WHEN Mark Mathabane was reunited with his grandmother, mother, and sister nine years after he left South Africa for the United States, he learned shocking and inspirational stories about their lives, which had remained hidden to him while he was growing up.
These stories, he realized, were not only about the women in his family. They also mirrored the lives of millions of black South African women who have suffered untold oppression under traditional attitudes toward women, intensified by apartheid.
In ``African Women: Three Generations,'' Mathabane, the author of several books including ``Kaffir Boy,'' a novel about his coming of age under apartheid, and ``Love in Black and White,'' the story he wrote with his wife about their interracial marriage, tells the saga of Granny, his grandmother; Geli, his mother; and Florah, his sister.
Related in the womens' own words, the stories include accounts of being sold at a young age to older men for marriage, being physically abused by husbands and boyfriends, living in one-room shacks in slums, and toiling to preserve their dignity in a culture where the subjugation and degradation of women is deeply rooted. It is the kind of book that is difficult to put down, because the women bring the reader into their world quickly, candidly, and vividly.
Granny's story begins when she is sold to a man for lobola (bride price). After having several children with her, he leaves for work in the city, takes another wife, and stops sending money. With no means to support herself and her children, she travels to Alexandra, a township of Johannesburg, to try to eke out a living.
When her daughter Geli turns 17, Granny refuses to let her marry the man she loves. She picks an older man with the hope that he will be faithful, because he has already ``sown his wild oats.''
``I don't want you to end up like me,'' Granny tells her. ``I married your father when he was too young. He grew tired of me and left me for another woman. And look what a miserable life I've led ever since.''
Geli's arranged marriage to Jackson proves to be a union of hardship. He spends most of his meager wages on gambling and drinking, leaving the family with little money for food. Geli realizes she must earn her own money to survive, even though Jackson forbids her to work, and begins selling spinach behind his back.
When he finds out about her entrepreneurial activities, Jackson begins beating Geli when she spends her money without his permission. He steals the cash she's stashed away and gives it to his mistress. When Geli buys school uniforms for their children, he burns them.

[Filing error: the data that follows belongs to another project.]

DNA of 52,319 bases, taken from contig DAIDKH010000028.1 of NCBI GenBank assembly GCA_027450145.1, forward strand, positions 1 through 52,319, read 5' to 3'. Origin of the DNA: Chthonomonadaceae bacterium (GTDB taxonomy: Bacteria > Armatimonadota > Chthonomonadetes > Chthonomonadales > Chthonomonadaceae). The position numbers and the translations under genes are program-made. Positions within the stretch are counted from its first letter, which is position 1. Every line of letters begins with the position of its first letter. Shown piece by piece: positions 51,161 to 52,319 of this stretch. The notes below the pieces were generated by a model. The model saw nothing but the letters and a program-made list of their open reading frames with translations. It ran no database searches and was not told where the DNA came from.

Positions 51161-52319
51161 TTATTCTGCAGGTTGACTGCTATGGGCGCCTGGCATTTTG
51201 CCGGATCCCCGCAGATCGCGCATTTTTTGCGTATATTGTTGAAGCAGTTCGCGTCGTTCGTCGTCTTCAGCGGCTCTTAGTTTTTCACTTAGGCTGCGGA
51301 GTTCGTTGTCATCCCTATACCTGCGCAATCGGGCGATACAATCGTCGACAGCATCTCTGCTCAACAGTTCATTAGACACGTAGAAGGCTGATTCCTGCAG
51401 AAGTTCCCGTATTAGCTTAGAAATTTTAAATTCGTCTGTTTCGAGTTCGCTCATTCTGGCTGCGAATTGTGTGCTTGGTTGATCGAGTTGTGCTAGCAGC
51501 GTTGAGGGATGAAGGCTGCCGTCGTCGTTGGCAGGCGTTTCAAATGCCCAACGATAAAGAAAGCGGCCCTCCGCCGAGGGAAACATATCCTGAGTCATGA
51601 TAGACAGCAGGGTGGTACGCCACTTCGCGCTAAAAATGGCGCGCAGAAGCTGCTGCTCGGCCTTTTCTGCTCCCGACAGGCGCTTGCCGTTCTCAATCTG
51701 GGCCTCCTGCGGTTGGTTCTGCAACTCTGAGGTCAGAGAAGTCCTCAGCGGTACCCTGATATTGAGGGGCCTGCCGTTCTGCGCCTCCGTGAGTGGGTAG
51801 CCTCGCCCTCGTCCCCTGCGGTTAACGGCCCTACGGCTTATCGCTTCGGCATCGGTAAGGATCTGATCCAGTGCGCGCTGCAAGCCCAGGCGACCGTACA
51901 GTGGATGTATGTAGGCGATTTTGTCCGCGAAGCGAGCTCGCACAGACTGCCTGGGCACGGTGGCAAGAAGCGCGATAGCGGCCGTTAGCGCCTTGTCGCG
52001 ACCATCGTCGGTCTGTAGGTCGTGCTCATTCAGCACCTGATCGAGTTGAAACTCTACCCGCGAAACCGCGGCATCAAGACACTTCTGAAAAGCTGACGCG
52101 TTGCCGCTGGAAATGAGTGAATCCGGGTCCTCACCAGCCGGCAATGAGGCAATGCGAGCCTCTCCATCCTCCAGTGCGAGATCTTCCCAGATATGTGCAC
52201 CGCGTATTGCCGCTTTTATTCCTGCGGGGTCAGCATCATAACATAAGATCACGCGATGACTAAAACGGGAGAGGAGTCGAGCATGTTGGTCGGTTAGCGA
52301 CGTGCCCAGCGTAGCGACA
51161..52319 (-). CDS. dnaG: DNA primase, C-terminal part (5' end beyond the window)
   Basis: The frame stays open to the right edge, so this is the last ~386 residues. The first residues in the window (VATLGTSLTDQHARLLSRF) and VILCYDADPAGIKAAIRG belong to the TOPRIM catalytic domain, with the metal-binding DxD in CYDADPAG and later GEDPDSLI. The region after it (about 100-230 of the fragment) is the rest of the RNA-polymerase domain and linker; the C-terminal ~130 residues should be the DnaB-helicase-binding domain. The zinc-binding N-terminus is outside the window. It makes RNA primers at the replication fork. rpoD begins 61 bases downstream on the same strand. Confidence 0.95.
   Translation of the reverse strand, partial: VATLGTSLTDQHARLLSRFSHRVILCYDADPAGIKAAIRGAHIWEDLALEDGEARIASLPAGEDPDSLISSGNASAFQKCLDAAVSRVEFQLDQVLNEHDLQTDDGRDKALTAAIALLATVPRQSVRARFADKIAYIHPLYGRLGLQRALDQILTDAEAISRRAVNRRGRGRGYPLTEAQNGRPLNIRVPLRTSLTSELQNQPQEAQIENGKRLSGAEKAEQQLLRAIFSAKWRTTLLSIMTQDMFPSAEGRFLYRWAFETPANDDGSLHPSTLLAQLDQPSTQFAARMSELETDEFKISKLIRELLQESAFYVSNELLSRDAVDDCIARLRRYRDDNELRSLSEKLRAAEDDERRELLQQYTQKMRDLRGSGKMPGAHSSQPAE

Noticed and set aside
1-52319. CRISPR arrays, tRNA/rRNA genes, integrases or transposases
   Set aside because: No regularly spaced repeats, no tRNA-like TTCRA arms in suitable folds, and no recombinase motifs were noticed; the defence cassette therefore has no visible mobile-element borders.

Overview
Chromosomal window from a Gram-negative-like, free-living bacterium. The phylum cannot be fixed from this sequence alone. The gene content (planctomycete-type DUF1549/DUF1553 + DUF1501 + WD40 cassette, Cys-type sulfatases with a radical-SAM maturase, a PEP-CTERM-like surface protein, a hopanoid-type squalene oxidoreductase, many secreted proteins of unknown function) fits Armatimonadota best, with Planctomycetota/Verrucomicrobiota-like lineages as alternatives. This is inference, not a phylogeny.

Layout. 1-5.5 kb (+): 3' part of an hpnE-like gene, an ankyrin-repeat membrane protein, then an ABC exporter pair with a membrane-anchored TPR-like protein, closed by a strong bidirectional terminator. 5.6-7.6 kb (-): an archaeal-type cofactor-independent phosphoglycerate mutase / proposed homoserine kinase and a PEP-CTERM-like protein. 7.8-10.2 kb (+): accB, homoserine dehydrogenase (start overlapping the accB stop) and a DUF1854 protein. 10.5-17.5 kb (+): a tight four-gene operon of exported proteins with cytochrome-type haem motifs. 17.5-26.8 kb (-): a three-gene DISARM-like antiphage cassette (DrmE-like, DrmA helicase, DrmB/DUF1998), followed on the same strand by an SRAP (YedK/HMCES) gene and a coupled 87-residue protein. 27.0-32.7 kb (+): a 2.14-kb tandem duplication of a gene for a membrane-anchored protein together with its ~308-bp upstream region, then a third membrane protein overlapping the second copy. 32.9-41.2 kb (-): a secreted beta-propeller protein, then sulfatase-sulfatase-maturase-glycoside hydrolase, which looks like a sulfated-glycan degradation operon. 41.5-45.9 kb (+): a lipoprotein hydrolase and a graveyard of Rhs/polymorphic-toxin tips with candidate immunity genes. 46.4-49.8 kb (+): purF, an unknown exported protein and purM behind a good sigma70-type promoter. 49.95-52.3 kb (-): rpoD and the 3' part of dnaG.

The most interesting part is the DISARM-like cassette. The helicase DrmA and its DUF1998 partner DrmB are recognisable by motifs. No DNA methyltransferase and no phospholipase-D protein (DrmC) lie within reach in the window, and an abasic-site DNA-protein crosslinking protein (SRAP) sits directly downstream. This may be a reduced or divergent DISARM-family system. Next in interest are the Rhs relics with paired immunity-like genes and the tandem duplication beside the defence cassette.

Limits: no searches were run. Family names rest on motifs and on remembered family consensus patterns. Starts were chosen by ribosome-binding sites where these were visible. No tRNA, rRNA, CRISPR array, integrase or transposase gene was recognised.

Despite this behavior, Geli forgives him, telling her outraged family: ``He's suffered so much under apartheid. He gets no respect anywhere, so he takes it out on me and the children. Yes, he's to blame for his actions, but also apartheid is to blame for what it's daily doing to him, what it's doing to our men. It denies them jobs and it turns around and arrests them for being unemployed.''
Florah's life patterns the lives of her grandmother and mother in many ways. Her boyfriend pays lobola for her when she is 18. Though the relationship starts out well, it sours when he begins having affairs. She begins living with a man who brutally beats her. It takes a while to extricate herself from the relationship, but after she does, Florah realizes that one reason women in her family have problems with men is that they have always been taught that men are superior and control every aspect of their lives.
``Custom and tradition told us it was normal for men to cheat and lie, to abuse and domineer, in the course of a marriage,'' she observes. ``On the other hand, we women were told we were duty-bound to remain steadfast and faithful to our husbands no matter what they did to us or how undeserving of our affections they were.''
``African Women'' is a finely crafted book that makes it easier to understand how the vicious cycles of abuse and oppression of women snowballed under apartheid. The women tell their stories in alternating chapters, and it is sometimes difficult to remember whose story it is, because their lives are so tragically similar. It's almost as if the reader is listening to a broken record. Yet despite their hardships, these women have emerged with admirable strength and hope for the future.